My Friend Anne Frank

The Inspiring and Heartbreaking True Story of Best Friends Torn Apart and Reunited Against All Odds

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Pub Date 8 Jun 2023 | Archive Date 31 Aug 2023

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'Heartbreaking and life-affirming' - Edith Eger, bestselling author of The Choice

'An extraordinary story of love, loss and the power of friendship in the darkest time.' - Jack Fairweather, Costa prizewinning author of The Volunteer

When five-year-old Hannah Pick-Goslar and her family fled Nazi Germany to live in Amsterdam, she soon struck up a friendship with a precocious, outspoken and fun-loving girl named Anne Frank. For several blissful years, the girls were inseparable, enjoying carefree childhood games and sleepovers in their neighbourhood of Rivierenbuurt.

Then, one day in 1942, two best friends' lives were about to change for ever. As the Nazi occupation intensified, Anne and the Frank family vanished. As Hannah puzzled over the fate of her friend, hoping she was safe, her own family's fate began to unfold: they were captured and taken to Westerbork transit camp, before being transported to Bergen-Belsen.

Amid horrific conditions and surrounded by death, Hannah heard astonishing news about her dear friend and risked her life to help her.

'As a girl I witnessed the world I loved crumble and vanish, destroyed by senseless hatred, and with it, my best friend Anne.'

In an incredible memoir of hope, strength and defiance, Hannah's story of survival is testament to the enduring power of friendship, love and remembering.


'Heartbreaking and life-affirming' - Edith Eger, bestselling author of The Choice

'An extraordinary story of love, loss and the...

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ISBN 9781846047435
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Featured Reviews

Many thanks to NetGalley and the publisher for allowing me to be an ARC for 'My Friend Anne Frank'. What an amazing real life story beautifully told and how sad to hear Hannah passed away peacefully in October 2022. The story of her early friendship with Anne Frank and the diverse ways their lives went is well told. The volume of murders and the barbaric treatment of the Jewish people is well known but also excellently described in this book. The statistics through the book and at the end make poignant reminders of the horrendous atrocities. Thoroughly recommend purchase of this book.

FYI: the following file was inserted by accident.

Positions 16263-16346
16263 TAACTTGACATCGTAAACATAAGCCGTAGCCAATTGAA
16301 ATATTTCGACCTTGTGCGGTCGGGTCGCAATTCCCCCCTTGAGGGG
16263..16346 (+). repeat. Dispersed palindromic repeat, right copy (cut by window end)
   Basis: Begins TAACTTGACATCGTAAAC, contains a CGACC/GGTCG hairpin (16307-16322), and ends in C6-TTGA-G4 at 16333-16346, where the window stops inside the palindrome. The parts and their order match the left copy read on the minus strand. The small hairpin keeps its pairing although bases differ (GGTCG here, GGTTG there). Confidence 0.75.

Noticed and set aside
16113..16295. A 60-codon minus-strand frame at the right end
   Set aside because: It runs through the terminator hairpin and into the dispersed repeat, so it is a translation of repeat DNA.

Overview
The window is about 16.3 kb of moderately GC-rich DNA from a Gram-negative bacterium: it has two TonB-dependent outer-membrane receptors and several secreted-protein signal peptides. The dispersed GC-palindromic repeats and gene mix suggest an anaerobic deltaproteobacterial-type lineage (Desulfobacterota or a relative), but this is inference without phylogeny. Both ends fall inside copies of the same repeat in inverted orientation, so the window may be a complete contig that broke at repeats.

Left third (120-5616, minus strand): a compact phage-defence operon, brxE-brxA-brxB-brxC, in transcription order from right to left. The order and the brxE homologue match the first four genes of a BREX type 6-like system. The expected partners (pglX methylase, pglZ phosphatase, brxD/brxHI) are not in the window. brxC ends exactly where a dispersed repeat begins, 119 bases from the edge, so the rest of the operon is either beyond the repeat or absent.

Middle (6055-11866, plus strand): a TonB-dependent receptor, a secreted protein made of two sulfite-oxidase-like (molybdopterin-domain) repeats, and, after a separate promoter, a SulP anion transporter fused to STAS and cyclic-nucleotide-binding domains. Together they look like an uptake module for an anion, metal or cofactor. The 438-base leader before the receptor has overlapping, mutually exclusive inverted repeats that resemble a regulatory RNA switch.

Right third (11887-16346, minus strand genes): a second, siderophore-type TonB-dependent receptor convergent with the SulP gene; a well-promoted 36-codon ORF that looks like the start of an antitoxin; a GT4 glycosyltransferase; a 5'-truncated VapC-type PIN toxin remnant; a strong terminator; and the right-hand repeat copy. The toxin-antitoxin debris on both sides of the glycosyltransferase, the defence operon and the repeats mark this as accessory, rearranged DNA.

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Could there be a more poignant and important memoir than this one, other than Anne Frank's herself? Especially as it turns out that Hannah passed away in October 2022.

To get the chance to read about two remarkable women as girls, as just friends, before they were who they were, is just amazing.

I'm always impressed when someone can remember the goings-on of their childhood. I know there was a lot going on and you tend to remember the difficult times, but I can barely remember ten minutes ago let alone ninety odd years!

It doesn't matter how many books about the war and the Holocaust I read, there will never be too many. Every single person's story deserves to be told and deserves to be heard and this is right up there.

Hannah explains early on that Anne Frank's first name was actually pronounced Anna - her full name was Annelies. This may not be a big thing, almost negligible, easy to gloss over. But I think if we're going to remember this remarkable girl, I think we need to be pronouncing her name correctly. "Anna" Frank.

I know a fair bit about WW2, or as much as was taught at school and that you learn as you get older, but to read about it from, not only the perspective of someone who was there, but from a serves as a terrible reminder that this was happening by real people to real people, and not that long ago, historically.

Even though I have a copy, I've always been a bit on the fence about whether Anne's diary should have been published, especially as she was so secretive about it during her life. But I feel the importance of it has outweighed the negatives. And I think this book can be put on the same pedestal, which is nice to think about for the two childhood friends.

My general rule is I only read happy or uplifting books in bed. And I couldn't exactly say this book was happy. Yes there were happier moments, but in a book about WW2, unsurprisingly, it was quite hard reading. But I couldn't' bear to put it down at the end of the evening. It felt too much like an insult. And so I stayed up until I could no longer keep my eyes open, trying to absorb this unbelievable story.

At times I even forgot it was a true story, trying to fathom how someone's imagination could come up with it, and then of course, there's the stark reminder that it was unimaginable.

It shouldn't come as a surprise that I cried reading this. At the horrors of war but also the horrors closer to home, the devastation of families and friendships.

What I find absolutely beautiful but heartbreaking is how positive these people can be when they've literally been through hell and back. The power of the human spirit.

A lot of war books tend to only focus on that six year period, and lots of survivors don't like to dwell on their memories. But we see what happened post-war to Hannah and I think that's as important. It shows that there is hope in any situation and we must remember that during turbulent times.

At the end, Dina has provided little bits about the friends mentioned in the book. Who survived and who did not. And I think this is of immense importance to their memories.

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